Ericsson sues Apple in a 5G patent dispute
Ericsson sues Apple in a 5G patent dispute

Swede Ericsson is suing Apple in federal court in Texas, demanding a statement that it complied with fair, reasonable and non-discriminatory terms, FRAND, and all other applicable laws in negotiating a cable-free 5G patent license. and politically.

The Swedish telecommunications equipment maker has been accused of using improper methods to reduce commissions payable and refusing to grant patents on terms other than those set forth in the August lawsuit against Marshall.

When the lawsuit was filed, the two companies were working to settle a license dispute in a California lawsuit in 2015, but negotiations for a new license stalled.

The Swedish company said the ability to obtain fair compensation through patent licenses was important. This is to ensure the continued success of new investments in innovation, open standardization, and collaboration.

According to an international agreement, holders of patents on technologies required to comply with cellular standards such as 5G must license licenses on fair, reasonable and non-discriminatory terms. Controversies over the FRAND license have led to several high-profile battles in the telecom industry.

The Swedish company said it began licensing its wireless patents to Apple when the iPhone first came to market in 2008. Apple sued the Swedish company in California in 2015 to apply for a new license. In one case the second agreement was dissolved later that year.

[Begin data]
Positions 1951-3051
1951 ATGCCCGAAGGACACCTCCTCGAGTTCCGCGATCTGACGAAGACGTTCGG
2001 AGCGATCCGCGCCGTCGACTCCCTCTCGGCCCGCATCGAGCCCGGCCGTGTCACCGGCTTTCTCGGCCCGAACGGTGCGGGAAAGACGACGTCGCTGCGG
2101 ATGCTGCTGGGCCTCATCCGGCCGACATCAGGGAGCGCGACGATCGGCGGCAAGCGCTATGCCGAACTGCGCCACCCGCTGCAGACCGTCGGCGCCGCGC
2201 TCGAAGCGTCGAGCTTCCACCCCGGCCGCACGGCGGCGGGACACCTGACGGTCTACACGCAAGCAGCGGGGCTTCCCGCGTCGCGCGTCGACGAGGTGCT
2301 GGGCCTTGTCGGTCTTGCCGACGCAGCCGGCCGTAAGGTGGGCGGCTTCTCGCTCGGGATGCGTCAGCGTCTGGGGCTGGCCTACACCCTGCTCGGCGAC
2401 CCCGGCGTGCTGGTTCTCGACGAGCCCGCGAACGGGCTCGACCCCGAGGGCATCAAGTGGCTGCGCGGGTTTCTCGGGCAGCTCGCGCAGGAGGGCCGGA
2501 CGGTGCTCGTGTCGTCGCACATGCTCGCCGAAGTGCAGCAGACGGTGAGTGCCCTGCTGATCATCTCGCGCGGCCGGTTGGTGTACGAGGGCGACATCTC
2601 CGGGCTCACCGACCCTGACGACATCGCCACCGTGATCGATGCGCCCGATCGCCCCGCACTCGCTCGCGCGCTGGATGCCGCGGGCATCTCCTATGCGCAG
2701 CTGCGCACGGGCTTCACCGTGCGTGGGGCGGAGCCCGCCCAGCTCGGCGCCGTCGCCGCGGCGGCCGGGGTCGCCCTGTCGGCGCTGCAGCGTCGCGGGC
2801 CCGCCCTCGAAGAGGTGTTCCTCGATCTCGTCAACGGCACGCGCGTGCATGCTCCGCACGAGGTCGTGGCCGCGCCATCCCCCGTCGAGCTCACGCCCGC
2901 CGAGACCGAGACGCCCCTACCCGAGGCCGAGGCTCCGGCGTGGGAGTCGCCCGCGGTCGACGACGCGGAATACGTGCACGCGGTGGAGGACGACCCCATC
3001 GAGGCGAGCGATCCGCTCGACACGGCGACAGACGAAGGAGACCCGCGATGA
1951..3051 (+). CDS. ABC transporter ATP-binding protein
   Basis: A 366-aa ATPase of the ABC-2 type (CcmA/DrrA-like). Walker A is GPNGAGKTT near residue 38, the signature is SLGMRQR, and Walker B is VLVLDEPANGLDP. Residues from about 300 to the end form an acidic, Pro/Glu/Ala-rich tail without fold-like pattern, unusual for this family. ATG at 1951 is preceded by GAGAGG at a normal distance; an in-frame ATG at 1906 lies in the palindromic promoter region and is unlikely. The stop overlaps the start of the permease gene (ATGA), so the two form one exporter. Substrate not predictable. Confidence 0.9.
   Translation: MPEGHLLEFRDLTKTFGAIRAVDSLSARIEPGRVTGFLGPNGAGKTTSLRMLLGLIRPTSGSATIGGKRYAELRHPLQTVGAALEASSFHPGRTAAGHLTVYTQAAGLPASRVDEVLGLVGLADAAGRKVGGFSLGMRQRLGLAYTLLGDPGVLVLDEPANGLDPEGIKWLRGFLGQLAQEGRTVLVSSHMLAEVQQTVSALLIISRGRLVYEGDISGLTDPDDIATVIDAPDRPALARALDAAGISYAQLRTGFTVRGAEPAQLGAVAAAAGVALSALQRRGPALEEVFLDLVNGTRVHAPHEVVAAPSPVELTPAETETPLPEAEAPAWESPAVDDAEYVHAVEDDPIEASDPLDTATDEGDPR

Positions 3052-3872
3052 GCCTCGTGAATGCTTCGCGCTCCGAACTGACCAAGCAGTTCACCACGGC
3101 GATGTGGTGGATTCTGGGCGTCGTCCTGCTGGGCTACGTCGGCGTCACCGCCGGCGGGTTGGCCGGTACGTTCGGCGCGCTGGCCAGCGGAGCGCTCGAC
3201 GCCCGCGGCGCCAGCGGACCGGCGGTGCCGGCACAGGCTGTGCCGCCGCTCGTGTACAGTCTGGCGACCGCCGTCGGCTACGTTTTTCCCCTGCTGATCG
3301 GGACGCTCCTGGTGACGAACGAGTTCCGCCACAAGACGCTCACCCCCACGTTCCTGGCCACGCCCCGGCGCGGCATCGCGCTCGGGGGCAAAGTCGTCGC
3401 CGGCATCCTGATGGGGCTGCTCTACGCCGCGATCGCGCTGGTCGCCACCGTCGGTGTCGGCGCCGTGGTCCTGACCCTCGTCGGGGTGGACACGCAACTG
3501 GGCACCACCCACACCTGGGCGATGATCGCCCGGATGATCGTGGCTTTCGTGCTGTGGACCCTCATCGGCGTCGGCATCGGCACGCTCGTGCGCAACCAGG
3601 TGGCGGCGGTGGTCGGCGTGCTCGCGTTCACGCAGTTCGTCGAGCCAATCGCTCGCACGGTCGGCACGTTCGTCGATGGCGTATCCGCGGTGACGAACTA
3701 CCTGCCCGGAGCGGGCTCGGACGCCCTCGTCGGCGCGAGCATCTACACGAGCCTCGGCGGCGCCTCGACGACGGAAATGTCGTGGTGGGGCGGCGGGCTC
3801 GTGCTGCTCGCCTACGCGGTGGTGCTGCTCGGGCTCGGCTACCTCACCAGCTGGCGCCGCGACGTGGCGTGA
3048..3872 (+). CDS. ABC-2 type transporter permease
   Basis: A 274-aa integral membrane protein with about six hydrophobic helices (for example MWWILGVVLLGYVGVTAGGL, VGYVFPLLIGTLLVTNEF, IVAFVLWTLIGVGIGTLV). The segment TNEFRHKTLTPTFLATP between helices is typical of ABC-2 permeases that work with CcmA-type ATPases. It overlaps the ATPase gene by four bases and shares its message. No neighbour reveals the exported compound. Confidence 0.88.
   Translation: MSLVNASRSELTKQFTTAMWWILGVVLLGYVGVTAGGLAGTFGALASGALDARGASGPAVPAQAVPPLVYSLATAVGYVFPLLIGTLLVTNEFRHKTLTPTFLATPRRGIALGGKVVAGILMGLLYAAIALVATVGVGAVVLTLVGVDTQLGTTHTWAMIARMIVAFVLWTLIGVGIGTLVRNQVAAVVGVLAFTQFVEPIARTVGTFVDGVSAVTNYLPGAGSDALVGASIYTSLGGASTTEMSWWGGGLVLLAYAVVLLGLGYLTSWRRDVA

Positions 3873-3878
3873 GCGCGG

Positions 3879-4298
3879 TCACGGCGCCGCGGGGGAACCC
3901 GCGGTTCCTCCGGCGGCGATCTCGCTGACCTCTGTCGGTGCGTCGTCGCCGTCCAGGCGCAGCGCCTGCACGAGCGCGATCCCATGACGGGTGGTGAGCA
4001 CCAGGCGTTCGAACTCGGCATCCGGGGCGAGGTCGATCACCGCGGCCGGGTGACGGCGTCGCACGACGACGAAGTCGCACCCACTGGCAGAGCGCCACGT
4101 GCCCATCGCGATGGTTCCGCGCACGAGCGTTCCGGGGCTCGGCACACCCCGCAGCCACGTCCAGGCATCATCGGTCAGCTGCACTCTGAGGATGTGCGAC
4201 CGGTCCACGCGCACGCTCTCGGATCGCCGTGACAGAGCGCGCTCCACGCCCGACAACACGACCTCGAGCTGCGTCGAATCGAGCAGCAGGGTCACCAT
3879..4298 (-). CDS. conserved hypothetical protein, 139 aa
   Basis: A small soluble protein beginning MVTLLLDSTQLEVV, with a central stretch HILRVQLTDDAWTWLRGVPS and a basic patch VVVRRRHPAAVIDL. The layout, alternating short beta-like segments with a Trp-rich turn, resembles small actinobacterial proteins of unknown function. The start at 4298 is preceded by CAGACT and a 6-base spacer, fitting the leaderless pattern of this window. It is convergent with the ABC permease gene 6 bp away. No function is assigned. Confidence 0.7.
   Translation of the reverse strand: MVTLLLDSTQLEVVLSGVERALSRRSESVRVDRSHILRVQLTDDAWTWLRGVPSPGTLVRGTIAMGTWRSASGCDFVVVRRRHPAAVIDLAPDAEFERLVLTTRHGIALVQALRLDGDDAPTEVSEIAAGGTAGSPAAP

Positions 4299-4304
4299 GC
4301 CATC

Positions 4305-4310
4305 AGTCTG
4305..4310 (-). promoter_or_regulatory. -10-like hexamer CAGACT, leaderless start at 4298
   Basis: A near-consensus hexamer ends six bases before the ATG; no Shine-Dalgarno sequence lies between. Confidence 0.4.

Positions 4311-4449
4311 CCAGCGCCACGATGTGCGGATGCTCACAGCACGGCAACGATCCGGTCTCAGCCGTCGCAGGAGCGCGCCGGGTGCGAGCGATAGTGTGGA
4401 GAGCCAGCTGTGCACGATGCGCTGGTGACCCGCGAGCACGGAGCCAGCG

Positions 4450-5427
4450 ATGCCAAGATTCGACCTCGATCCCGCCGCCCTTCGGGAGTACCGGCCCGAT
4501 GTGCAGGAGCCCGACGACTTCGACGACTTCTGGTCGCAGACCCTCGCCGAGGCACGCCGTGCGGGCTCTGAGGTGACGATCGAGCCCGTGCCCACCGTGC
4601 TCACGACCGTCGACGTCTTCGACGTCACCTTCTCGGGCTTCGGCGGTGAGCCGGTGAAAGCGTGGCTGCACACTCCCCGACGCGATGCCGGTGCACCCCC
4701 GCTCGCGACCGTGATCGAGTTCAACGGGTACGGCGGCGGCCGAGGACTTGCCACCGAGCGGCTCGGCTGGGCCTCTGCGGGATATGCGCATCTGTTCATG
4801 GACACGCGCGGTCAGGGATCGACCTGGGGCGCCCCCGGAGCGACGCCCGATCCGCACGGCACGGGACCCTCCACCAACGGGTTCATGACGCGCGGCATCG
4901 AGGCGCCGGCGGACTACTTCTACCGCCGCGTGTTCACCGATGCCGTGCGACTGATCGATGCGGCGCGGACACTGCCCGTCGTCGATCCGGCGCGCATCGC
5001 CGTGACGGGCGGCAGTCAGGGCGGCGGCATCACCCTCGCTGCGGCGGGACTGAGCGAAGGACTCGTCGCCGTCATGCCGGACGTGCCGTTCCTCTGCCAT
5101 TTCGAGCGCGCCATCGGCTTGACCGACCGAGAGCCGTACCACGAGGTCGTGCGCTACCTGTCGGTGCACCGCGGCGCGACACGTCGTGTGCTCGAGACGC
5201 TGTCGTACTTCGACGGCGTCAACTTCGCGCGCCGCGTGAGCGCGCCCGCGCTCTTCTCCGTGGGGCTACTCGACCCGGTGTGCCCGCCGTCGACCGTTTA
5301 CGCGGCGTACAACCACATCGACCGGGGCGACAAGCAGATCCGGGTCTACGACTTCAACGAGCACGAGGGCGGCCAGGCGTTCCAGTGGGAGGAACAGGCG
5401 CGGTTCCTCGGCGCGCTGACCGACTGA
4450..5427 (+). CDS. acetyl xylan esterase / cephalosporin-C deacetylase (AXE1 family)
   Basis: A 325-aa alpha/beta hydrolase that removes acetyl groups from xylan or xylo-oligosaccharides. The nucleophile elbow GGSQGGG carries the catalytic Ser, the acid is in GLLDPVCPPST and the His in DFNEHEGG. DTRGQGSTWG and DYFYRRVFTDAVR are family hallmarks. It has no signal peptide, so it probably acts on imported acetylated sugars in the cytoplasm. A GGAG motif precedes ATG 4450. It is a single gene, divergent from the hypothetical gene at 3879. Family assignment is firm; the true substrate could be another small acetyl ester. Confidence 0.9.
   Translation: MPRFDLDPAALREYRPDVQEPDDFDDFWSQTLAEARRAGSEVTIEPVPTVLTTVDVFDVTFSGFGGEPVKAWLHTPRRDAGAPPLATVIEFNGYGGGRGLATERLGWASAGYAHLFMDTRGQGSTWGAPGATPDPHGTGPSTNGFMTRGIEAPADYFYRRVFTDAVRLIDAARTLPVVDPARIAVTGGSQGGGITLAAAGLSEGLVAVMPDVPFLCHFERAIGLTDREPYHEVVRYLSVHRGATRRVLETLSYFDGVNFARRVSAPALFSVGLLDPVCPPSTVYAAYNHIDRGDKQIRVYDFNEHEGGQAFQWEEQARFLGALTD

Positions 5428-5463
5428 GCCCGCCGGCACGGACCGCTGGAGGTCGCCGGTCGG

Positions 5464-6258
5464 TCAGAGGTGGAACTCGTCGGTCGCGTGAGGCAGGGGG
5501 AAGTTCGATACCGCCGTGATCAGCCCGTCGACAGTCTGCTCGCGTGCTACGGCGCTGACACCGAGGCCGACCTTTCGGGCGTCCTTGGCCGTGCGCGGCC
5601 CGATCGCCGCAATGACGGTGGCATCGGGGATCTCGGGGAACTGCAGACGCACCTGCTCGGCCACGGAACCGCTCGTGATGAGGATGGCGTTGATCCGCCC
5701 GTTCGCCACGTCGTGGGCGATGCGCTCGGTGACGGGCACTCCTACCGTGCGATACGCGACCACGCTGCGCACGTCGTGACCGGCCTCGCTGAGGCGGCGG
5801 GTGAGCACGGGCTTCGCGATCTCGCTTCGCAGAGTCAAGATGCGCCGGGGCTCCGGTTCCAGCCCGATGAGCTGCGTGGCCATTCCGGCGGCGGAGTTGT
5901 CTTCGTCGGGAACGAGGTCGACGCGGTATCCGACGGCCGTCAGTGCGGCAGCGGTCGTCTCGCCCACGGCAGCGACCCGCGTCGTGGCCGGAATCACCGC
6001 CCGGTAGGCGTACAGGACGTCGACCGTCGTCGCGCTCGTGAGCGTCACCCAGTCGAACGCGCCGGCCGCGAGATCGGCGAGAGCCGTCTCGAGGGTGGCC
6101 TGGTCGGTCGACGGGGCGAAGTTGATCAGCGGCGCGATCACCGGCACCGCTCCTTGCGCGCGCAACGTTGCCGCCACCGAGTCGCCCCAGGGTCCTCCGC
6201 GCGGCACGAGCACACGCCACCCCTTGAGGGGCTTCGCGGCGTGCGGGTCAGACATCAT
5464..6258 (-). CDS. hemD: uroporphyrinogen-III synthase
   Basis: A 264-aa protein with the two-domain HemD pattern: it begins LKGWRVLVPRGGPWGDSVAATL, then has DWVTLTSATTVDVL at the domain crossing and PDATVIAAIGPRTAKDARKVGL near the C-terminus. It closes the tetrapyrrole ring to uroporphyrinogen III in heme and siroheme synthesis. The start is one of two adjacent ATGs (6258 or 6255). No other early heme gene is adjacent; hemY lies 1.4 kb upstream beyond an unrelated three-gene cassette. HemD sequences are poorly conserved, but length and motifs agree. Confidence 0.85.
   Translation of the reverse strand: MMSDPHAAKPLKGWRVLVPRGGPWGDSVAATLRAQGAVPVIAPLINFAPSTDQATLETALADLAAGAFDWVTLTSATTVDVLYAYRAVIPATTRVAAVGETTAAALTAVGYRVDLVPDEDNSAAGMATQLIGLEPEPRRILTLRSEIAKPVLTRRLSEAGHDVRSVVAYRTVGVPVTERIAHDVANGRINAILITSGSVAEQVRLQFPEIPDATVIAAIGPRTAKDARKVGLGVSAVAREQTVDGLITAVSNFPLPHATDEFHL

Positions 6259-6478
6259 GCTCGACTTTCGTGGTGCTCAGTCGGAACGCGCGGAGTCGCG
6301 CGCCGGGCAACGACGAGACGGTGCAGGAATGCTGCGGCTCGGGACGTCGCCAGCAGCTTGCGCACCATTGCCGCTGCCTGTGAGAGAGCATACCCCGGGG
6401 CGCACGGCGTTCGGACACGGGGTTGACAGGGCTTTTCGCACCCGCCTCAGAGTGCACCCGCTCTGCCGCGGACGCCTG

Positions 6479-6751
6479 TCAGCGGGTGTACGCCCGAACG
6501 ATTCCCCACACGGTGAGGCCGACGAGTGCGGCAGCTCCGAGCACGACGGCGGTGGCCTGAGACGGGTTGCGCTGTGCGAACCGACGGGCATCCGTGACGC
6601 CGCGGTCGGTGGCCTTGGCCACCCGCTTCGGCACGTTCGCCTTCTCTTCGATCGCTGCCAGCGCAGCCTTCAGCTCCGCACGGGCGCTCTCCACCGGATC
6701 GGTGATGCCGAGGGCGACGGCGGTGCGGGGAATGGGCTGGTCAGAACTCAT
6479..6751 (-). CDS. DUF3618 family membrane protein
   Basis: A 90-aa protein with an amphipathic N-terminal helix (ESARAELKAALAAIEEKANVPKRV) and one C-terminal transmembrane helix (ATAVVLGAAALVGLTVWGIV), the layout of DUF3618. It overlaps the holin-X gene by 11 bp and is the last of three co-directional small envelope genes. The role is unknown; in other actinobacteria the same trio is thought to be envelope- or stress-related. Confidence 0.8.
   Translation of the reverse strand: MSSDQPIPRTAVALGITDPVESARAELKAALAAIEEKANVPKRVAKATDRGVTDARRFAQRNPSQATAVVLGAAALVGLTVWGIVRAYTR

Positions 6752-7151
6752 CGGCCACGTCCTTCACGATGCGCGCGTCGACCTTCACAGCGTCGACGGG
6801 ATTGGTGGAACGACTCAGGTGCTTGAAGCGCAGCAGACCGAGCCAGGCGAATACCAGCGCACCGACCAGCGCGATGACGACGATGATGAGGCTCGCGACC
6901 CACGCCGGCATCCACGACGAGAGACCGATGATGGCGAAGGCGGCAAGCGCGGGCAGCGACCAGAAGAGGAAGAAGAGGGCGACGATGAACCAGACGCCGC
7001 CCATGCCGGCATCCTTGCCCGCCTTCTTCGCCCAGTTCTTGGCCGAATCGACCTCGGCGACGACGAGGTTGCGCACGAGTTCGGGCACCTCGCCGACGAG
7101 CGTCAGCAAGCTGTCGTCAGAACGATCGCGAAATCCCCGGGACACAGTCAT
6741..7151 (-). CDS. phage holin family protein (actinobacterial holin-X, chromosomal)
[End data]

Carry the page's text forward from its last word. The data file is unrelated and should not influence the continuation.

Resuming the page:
Apple argued in 2015 that Ericsson's patents were neither necessary nor infringed. She also said the Swedish company's requirements are too high.

Ericsson wants its innovations to be used fairly

In the lawsuit, Ericsson said it began negotiating new licenses with Apple in late 2020. Apple maintains its position that Ericsson's pricing is below standard. And the only way to make it FRAND is to stick with what Apple claims.

Apple requires large patent holders to allow them to review, evaluate, and license any patent in their portfolio.

Ericsson said Apple requires Apple to prove that every patent is necessary and valid. Cellular patent holders generally accept the Global Global Wallet license.

The lawsuit states that Apple knew that analyzing thousands of Ericsson's patents would cost hundreds of millions of dollars in dozens of courts around the world.

The telecommunications giant cited Apple's claims as a strategy that would allow patent holders to be exposed to Apple's low interest rates.

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